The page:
- If possible, bring your pets inside during cold winter weather. Move other animals or livestock to sheltered areas and ensure they have access to non-frozen drinking water. If the animals are outside, ensure their access to food and water is not blocked by snow drifts, ice, or other obstacles.
STAY SAFE OUTSIDE
Wear layered clothing, mittens or gloves, and a hat.
- Cover your mouth to protect your lungs from severely cold air.
- Keep dry. Change wet clothing frequently to prevent a loss of body heat. Wet clothing loses much of its insulating value and transmits heat rapidly away from the body.
- Stretch before you go out. If you go out to shovel snow, do a few stretching exercises to warm up your body. This will reduce your chances of muscle injury.
- Avoid overexertion, such as shoveling heavy snow, pushing a vehicle, or walking in deep snow. The strain from the cold and the hard labor may cause a heart attack. Sweating could lead to a chill and hypothermia.
- Walk carefully on snowy, icy sidewalks. Slips and falls frequently occur in winter weather, resulting in painful and sometimes disabling injuries.
- If you must go out during a winter storm, use public transportation if possible. About 70 percent of winter deaths related to ice and snow occur in automobiles.
WATCH FOR SIGNS OF HYPOTHERMIA AND FROSTBITE.
To avoid frostbite and hypothermia, be aware of the wind chill and dress appropriately.
- When outside, stay active to maintain body heat, take frequent breaks from the cold, and avoid unnecessary exposure to any part of the body.
- Drink liquids, such as warm broth or juice, but avoid caffeine and alcohol.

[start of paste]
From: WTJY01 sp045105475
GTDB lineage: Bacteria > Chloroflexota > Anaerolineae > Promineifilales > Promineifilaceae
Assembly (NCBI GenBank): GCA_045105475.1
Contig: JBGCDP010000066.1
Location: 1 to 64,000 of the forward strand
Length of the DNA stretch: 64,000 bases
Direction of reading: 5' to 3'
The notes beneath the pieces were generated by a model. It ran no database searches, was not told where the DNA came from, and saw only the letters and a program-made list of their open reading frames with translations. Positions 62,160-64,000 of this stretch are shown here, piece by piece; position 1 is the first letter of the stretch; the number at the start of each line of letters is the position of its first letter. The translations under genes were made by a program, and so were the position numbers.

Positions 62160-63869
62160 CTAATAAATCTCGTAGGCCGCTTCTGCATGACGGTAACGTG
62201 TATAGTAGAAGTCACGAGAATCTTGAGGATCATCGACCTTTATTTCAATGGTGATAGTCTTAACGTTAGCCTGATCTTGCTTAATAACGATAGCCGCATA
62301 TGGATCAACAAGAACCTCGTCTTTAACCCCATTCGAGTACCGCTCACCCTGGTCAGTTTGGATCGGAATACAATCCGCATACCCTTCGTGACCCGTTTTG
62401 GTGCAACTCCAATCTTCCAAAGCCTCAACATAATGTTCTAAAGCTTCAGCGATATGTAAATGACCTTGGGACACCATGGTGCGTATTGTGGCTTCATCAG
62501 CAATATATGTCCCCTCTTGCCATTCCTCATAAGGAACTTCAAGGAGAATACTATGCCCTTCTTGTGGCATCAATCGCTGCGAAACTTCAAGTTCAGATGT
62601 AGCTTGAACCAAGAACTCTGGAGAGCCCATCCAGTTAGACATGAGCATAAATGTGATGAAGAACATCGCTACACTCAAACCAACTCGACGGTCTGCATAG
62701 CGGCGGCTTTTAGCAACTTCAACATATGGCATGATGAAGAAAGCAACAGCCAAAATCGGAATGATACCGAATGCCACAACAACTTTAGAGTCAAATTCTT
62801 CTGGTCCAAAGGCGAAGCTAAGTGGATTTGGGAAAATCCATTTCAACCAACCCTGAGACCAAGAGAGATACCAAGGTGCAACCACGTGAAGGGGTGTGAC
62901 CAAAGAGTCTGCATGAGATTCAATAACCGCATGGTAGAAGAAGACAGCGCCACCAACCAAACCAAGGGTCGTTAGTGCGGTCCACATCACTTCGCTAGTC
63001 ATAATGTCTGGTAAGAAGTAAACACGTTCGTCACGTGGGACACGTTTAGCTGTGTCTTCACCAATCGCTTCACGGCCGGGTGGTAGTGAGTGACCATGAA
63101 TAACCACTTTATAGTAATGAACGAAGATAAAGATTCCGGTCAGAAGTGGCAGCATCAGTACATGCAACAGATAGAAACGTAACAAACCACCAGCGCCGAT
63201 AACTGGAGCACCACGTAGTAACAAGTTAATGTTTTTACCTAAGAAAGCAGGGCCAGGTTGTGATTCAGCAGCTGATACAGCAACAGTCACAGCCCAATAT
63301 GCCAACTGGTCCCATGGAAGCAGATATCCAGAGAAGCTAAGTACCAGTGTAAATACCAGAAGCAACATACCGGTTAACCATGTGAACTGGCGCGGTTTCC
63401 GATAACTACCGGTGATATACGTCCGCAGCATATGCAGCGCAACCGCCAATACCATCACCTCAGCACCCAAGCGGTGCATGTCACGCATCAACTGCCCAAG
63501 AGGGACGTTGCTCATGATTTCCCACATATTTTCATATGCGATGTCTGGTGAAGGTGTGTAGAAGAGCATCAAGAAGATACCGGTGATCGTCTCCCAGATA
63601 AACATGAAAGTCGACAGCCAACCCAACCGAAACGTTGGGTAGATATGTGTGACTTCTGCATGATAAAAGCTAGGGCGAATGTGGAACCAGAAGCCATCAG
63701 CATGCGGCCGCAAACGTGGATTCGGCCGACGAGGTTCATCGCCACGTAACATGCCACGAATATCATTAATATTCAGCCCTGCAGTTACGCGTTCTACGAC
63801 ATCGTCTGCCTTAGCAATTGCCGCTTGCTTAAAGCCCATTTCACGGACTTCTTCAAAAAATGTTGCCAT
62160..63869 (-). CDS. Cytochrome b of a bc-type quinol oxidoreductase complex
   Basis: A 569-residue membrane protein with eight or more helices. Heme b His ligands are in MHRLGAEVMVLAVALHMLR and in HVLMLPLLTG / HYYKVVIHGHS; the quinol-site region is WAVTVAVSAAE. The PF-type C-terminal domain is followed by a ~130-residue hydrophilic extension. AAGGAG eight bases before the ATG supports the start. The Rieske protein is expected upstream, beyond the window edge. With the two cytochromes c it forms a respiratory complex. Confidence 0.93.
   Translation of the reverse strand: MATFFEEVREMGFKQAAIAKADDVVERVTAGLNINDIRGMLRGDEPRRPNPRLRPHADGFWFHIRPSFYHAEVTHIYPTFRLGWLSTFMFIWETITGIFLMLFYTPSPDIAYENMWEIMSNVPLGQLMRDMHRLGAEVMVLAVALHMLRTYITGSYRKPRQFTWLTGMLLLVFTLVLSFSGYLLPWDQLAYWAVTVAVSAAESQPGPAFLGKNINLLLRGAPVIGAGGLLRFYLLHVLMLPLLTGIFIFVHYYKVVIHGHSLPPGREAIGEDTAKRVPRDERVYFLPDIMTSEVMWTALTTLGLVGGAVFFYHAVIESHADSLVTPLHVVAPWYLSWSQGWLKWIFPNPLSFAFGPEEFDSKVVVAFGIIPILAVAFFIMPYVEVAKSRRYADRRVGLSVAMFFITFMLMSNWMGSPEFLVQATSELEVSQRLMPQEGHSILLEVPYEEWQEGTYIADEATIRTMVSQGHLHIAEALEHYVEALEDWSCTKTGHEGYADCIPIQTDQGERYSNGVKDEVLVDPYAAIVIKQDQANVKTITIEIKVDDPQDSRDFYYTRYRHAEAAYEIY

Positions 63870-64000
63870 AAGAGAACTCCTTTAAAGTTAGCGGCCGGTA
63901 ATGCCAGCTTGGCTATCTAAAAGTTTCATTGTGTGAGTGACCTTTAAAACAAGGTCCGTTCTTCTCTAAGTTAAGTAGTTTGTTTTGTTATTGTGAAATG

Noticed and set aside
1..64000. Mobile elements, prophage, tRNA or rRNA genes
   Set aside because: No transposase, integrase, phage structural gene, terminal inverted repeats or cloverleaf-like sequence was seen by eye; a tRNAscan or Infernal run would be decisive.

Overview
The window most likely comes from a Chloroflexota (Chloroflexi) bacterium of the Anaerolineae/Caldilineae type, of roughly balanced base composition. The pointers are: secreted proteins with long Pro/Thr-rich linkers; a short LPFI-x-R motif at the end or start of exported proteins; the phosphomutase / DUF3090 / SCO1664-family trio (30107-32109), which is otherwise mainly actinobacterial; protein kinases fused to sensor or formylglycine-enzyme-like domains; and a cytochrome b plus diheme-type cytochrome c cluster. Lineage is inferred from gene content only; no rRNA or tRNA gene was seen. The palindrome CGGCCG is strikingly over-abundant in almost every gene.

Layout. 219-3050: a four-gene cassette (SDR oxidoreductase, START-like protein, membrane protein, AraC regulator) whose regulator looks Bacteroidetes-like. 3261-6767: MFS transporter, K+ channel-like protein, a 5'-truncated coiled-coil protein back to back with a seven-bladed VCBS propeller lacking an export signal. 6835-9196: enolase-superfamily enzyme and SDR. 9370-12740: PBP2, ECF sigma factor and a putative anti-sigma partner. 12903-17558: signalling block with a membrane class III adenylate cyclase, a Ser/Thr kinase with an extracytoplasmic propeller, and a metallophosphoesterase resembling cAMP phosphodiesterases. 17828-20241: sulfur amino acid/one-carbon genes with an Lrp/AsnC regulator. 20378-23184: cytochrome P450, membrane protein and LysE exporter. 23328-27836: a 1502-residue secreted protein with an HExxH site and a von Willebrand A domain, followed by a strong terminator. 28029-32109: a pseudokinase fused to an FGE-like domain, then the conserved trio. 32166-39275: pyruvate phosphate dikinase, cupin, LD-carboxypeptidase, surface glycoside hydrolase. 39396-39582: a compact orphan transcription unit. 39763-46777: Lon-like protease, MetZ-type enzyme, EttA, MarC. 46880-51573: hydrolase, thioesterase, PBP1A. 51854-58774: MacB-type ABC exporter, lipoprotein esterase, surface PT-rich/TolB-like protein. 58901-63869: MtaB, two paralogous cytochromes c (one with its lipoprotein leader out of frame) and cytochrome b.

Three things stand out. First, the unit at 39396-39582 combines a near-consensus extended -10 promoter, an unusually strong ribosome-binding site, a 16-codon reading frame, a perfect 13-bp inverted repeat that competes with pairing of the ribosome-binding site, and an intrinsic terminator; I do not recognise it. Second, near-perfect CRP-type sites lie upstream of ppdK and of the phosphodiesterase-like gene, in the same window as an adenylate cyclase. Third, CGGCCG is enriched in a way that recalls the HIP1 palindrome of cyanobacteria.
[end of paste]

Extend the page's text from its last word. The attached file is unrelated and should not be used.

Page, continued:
- Get out of the cold immediately if signs of hypothermia or frostbite appear. These signs include shaking uncontrollably, getting extremely tired, turning very pale, or getting numb fingers, toes, ears, or nose.
- To treat someone who may have hypothermia or frostbite, gently warm them by
wrapping them in a blanket and giving them warm drinks and high-energy foods. Call 911 if these signs are severe.
Use flashlights in the dark — not candles.
- Don’t drive unless necessary. Traffic lights will be out, and roads could be congested.
- Turn off and unplug any appliances, equipment, and electronics. When the power comes back on, surges or spikes can damage equipment. Leave one light on, so you’ll know when power is restored.
- Don’t be concerned about losing perishable foods if a power outage is two hours or less. During a prolonged outage, keep refrigerator and freezer doors closed as much as possible to protect your food. Use perishable food from the refrigerator first. Then, use food from the freezer. If the power outage continues beyond a day, prepare a cooler with ice for your freezer items. Keep food in a dry, cool spot, and always cover it.
- If you use a generator, keep it dry and don’t use it in wet conditions.
- Never use a generator, grill, camp stove, or other gasoline, propane, natural gas, or charcoal-burning device inside a home, garage, basement, or other partially enclosed areas. Keep this equipment outside and away from doors, windows, and vents, which could allow carbon monoxide to come indoors.
- Plug appliances directly into the generator. Never plug a generator into a wall outlet.